Say what you like about buying American, the German auto market produces some of the best and most well-known cars on the market today. Particularly luxury cars – BMW, Audi, and Mercedes-Benz are the three German companies who have a global corner on the luxury car market. But where did BMW come from? And what does that stand for, anyway? Well, hold on to your seats (or the steering wheel, but if you’re driving, you shouldn’t be reading this), because here’s a brief history of BMW, or the Bayerische Motoren Werke company.
Beginning of the Company
Yes, the real name of BMW is that long and German. They’re a German company, after all, based in Munich, Bavaria, Germany. The English translation happily keeps the same initials, though: Bavarian Motor Works, which is much easier to pronounce. The company, interestingly, started in the same field as the Lincoln Motor Company, and at about the same time. In 1916, the Rapp Motorenwerke company started building engines. Not for cars, though; these engines were for aircraft. For WWI, in fact. The first engines were shaky, but RM soon updated their engines and were doing quite well. Too well, actually; they grew too quickly, and before long, they were having financial difficulties. Rapp, the owner for whom the company was named, resigned. Two Austrians took over, merged with a local small aircraft maker, and named the company Bayersiche Flugzeungwerke. This changed quickly to the current name, and BMW came into existence, building high quality aircraft engines for the war.
This went well until WWI was over and the Armistice Treaty stipulated that BMW stop producing airplanes. Not to be daunted, or put out of business for too long, BMW began building motorcycles. The R-32, the first BMW motorcycle, was announced in 1923. The basic design for this compact cycle was so effective that the theory is still used in their motorcycles today. In 1928, BMW began building cars called the Dixi 3/15 PS, under license from Austin. The car was updated in 1929 and 1930. The first car they built entirely came in 1932, the BMW AM 4. With a 4-cylinder engine, suspended valves, and two chains driving the crankshaft, the “Ausfuhrung Munchen 4 Gange,” or AM 4, produced 20 horsepower at 3500 rpm and hit a top speed of 50 miles.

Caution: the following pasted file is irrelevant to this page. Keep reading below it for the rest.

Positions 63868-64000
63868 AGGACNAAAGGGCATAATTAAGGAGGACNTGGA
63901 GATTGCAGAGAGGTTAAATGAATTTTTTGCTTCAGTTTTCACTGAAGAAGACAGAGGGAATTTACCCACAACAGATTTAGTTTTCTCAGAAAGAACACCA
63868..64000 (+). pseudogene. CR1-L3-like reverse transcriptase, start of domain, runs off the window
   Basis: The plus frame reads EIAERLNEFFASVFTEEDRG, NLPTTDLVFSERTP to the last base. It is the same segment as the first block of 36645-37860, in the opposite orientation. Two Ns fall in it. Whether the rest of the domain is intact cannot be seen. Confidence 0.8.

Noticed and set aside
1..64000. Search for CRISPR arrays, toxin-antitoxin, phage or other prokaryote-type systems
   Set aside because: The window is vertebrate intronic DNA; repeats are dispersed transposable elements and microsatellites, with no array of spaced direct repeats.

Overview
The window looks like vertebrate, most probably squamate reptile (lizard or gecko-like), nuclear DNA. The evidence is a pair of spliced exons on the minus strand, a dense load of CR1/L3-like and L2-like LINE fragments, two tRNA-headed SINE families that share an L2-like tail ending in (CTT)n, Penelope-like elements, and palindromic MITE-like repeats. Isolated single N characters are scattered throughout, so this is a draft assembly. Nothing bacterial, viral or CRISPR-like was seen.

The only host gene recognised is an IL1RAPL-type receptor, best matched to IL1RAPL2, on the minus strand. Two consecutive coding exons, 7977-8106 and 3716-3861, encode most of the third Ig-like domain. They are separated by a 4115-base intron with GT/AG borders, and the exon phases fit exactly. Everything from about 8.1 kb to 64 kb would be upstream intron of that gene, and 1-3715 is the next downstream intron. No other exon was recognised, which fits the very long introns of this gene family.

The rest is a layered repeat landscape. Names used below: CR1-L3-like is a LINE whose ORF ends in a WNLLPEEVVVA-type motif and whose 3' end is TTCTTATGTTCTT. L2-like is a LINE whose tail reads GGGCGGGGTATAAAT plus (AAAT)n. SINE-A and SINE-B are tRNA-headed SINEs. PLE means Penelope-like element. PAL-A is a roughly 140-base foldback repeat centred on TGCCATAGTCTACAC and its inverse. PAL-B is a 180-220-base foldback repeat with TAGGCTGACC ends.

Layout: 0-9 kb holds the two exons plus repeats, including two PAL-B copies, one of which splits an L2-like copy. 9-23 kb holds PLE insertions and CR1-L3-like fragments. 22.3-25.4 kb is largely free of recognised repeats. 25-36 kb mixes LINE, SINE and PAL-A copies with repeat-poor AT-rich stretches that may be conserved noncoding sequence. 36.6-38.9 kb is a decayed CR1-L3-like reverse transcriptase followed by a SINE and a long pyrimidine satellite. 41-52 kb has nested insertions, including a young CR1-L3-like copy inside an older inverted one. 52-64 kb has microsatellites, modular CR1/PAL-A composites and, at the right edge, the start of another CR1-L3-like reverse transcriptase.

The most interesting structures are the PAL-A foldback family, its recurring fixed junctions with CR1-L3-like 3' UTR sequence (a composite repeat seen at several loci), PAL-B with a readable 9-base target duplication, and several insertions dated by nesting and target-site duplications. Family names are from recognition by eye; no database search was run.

Their most famous pre-WWII car was the BMW 328. Built as a motor sport vehicle, the 328 made significant improvements on previous cars. The engine was an in-line 6 cylinder, giving 80 horsepower, 5000 rpm, and with a top speed of 93 mph. It quickly became a popular car for the road, though the 328 did make a name for itself on the track, as well.
Before long, war broke out again, and BMW found aircraft engines in demand again. They began providing engines to the Luftwaffe until the end of the war, when they once again were banned from making aircraft engines for 30 years.
After the war and with aircraft engines off the market, BMW turned luxury cars and produced the 501 luxury sedan. However, a luxury car in post-war Germany wasn’t what the general populace was looking for, so the sales weren’t what BMW hoped for. So they turned their hands to making the popular economy cars. BMW acquired the rights to the Iso Isetta and powered the cars with their motorcycle engines. These small cars helped the company regain finances and property, and soon they were turning out more cars; and selling cars and buying companies overseas, like the Rover series which they later sold to Ford.
Where are they now?
BMW continues selling high quality luxury cars, competing with Mercedes and other companies to produce newer, better, faster, and more efficient cars every year. In June 2012, Forbes magazine listed BMW as the #1 most reputable company worldwide. Where is BMW now? Quite well off and continuing to improve.
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